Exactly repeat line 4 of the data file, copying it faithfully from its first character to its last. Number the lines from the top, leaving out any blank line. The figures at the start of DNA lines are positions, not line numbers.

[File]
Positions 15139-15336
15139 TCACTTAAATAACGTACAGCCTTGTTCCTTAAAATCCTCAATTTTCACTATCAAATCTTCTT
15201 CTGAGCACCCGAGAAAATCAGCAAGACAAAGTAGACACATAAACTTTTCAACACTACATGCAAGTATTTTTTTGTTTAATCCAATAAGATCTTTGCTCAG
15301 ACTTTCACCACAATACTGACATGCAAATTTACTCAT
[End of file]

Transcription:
15301 ACTTTCACCACAATACTGACATGCAAATTTACTCAT